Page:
The days-long fireball fiesta is expected to peak this evening with an estimated 80 shooting stars per hour at its height.
For the best viewing experience, one should head far from the light pollution of a city, lie down and watch the sky.
Because the moon is almost full and so bright in the sky during most of the night, astronomers recommend getting up at least an hour before dawn for the best chance to view the spectacle. The moon will frustrate proceedings somewhat as a full moon is due on Thursday, meaning the sky will likely be washed out for the majority of viewers, but fear not, as the Perseids have an ace up their sleeve.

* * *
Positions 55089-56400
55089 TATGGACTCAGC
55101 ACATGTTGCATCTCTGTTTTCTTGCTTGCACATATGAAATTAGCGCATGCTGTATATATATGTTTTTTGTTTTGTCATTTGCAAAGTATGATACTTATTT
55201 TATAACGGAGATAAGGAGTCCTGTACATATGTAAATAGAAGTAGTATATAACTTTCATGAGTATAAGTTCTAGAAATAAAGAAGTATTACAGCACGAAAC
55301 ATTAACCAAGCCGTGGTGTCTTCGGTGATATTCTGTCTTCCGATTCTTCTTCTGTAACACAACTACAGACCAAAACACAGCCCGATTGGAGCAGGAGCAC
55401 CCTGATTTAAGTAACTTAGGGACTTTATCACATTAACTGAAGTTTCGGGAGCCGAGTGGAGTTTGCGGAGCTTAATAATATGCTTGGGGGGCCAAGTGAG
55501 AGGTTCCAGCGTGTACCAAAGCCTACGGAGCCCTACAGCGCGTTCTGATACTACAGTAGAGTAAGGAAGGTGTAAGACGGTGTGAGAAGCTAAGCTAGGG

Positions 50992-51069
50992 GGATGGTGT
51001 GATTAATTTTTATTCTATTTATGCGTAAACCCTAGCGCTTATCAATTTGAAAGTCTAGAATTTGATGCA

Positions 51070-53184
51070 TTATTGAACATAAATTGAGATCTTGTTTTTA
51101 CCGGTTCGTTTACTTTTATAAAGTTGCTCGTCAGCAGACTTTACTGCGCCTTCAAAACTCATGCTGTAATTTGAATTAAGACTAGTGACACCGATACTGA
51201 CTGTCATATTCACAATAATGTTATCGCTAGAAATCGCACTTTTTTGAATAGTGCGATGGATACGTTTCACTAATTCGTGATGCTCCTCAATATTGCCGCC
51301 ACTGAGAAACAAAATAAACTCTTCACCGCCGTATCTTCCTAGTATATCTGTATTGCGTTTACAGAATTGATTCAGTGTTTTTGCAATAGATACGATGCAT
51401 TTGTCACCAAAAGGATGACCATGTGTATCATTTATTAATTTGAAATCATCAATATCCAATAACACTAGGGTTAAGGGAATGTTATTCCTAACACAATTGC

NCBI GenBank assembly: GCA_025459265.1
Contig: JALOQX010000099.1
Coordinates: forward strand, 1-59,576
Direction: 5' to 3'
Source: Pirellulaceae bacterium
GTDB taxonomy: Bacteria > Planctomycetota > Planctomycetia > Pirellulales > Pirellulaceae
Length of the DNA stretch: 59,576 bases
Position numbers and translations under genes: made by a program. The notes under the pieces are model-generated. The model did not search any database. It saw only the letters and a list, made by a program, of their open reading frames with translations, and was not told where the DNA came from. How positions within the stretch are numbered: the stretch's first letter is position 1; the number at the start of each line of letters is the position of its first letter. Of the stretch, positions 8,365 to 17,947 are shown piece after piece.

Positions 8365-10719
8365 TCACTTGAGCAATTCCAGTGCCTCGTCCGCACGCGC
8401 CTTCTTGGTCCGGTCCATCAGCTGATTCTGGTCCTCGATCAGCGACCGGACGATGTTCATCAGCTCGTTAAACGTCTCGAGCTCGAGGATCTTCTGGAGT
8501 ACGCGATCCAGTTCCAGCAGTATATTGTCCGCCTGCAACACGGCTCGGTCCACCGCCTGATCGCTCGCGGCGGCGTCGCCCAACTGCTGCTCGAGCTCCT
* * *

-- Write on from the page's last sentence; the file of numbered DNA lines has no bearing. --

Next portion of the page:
Perseid meteors, caused by debris left behind by the Comet Swift-Tuttle, normally fly by at a rate of over 60 per hour. As Earth passes through the celestial debris every year, some of those tiny bits of sand, metal and rock burn up as they come into contact with Earth's atmosphere, creating the flashing trails across the night sky. Still, "the Perseids are rich in bright meteors and fireballs", NASA says, making it a cosmic show stargazers won't want to miss. NASA reports the Perseids are best seen between about 2 a.m. and dawn.